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Vol. 39. Núm. 3 - 4.
Páginas 72-76 (Julio - Diciembre 2022)
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Vol. 39. Núm. 3 - 4.
Páginas 72-76 (Julio - Diciembre 2022)
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Phaeohyphomycosis caused by Neoscytalidiumdimidiatum in a COVID-19 patient
Feohifomicosis producida por Neoscytalidium dimidiatum en un paciente con COVID-19
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Somayeh Dolatabadia, Sara Nasirharandib, Morteza Pourahmadc, Kazem Ahmadikiad, Mojgan Mokhtarie, Mohammad Javad Najafzadehf, Rasoul Mohammadig,
Autor para correspondencia
Dr.rasoul_mohammadi@yahoo.com

Corresponding author.
a Department of Biology, Hakim Sabzevari University, Sabzevar, Iran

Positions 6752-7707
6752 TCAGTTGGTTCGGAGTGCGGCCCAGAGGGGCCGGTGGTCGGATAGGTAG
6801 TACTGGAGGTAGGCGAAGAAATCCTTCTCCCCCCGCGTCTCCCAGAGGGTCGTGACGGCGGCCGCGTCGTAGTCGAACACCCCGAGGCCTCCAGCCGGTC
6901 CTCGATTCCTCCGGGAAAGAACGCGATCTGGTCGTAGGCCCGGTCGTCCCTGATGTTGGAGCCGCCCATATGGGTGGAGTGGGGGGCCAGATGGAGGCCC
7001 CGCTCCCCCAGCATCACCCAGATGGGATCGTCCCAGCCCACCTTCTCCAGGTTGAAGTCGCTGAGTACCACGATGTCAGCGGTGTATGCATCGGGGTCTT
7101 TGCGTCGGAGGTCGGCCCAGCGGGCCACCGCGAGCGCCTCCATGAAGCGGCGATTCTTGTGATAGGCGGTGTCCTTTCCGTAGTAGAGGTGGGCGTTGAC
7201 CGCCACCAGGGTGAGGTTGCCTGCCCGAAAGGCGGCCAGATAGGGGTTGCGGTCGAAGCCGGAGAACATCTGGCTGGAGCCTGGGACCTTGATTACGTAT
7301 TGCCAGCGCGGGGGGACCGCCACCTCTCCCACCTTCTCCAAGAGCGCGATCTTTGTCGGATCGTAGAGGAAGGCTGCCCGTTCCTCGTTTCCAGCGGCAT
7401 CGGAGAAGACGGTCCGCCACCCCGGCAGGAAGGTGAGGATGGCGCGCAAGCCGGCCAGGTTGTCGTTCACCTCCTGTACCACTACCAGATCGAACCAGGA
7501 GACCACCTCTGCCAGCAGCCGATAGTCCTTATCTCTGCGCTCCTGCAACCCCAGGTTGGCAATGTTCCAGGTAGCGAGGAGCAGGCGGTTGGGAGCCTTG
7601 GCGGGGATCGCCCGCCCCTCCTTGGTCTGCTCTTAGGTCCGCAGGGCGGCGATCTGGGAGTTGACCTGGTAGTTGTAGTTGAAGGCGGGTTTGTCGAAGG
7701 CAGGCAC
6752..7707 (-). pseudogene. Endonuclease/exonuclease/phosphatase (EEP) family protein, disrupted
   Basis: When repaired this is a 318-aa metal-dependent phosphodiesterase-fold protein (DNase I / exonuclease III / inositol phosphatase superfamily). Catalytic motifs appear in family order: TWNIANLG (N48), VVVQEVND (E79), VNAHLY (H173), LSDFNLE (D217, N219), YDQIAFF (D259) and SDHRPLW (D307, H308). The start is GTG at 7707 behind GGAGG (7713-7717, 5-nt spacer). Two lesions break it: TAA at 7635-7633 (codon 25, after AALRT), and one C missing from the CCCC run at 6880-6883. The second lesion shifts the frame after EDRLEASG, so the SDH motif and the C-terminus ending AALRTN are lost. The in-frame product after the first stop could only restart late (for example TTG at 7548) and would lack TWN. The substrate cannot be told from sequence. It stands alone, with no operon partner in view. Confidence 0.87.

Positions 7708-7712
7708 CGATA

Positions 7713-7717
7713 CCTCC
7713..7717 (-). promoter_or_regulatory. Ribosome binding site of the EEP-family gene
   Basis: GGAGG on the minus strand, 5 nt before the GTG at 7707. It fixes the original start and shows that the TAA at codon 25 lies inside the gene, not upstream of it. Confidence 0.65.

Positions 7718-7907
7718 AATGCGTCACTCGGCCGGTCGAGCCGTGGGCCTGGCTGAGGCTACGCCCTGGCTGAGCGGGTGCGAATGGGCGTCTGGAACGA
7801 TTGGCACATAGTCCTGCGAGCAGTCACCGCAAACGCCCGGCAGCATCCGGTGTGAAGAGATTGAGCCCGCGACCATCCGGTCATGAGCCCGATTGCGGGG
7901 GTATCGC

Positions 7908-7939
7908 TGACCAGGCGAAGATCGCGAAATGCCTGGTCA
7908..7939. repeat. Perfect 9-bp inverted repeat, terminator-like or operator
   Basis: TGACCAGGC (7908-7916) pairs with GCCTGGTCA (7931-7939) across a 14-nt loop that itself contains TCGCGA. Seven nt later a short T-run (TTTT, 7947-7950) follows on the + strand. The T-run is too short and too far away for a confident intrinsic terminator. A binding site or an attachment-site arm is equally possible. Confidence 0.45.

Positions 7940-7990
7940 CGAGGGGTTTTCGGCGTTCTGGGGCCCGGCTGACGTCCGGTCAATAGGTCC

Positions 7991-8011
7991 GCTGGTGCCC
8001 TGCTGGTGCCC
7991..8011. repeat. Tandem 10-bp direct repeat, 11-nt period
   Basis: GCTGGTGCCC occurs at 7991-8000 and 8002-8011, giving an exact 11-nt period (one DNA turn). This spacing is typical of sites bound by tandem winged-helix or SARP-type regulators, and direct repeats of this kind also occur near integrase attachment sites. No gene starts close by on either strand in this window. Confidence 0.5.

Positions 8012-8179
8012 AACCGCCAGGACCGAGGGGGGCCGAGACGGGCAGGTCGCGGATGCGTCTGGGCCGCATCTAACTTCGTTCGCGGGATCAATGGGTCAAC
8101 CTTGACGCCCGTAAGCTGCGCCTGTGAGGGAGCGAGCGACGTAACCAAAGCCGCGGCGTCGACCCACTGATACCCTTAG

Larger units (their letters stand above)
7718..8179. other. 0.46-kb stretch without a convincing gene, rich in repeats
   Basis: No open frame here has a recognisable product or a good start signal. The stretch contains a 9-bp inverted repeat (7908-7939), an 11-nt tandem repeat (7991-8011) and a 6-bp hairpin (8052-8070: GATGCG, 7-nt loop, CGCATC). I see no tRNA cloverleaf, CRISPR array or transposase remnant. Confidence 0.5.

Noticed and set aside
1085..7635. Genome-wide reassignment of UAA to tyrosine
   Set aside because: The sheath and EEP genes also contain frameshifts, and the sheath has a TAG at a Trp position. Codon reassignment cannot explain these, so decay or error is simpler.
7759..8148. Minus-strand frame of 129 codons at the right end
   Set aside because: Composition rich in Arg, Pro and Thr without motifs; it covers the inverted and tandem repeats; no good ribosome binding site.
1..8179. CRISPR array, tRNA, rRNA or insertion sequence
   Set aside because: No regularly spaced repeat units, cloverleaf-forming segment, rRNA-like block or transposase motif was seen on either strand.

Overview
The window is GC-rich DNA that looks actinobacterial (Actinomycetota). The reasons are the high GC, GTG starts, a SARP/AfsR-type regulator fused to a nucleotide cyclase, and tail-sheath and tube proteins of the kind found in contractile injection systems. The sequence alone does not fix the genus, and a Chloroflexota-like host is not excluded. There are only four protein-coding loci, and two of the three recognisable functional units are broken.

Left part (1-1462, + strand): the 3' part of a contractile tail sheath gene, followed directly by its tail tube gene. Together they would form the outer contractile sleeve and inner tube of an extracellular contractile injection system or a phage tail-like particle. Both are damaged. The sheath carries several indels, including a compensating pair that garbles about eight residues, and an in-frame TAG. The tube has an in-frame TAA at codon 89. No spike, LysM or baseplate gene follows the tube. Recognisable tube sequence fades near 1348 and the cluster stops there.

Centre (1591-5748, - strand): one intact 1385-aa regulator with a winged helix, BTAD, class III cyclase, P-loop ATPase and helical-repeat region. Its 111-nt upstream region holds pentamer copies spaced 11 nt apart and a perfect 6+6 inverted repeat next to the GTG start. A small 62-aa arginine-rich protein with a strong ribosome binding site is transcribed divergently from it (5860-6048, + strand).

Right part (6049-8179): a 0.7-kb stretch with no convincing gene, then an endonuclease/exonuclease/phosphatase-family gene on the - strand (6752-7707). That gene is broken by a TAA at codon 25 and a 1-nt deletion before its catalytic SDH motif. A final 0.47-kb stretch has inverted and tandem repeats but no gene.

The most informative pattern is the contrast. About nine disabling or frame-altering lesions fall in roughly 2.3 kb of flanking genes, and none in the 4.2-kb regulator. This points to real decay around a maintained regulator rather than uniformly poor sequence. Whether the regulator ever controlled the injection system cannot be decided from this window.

b Department of Infectious Diseases, School of Medicine, Isfahan University of Medical Sciences, Isfahan, Iran
c Infectious Diseases and Tropical Medicine Research Center, Isfahan University of Medical Sciences, Isfahan, Iran
d Department of Medical Parasitology and Mycology, School of Public Health, Tehran University of Medical Sciences, Tehran, Iran
e Department of Pathology, School of Medicine, Isfahan University of Medical Sciences, Isfahan, Iran
f Department of Parasitology and Mycology, Faculty of Medicine, Mashhad University of Medical Sciences, Mashhad, Iran
g Department of Medical Parasitology and Mycology, School of Medicine, Infectious Diseases and Tropical Medicine Research Center, Isfahan University of Medical Sciences, Isfahan, Iran
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Abstract
Background

Neoscytalidiumdimidiatum is an opportunistic dematiaceous fungus belonging to the class Dothideomycetes.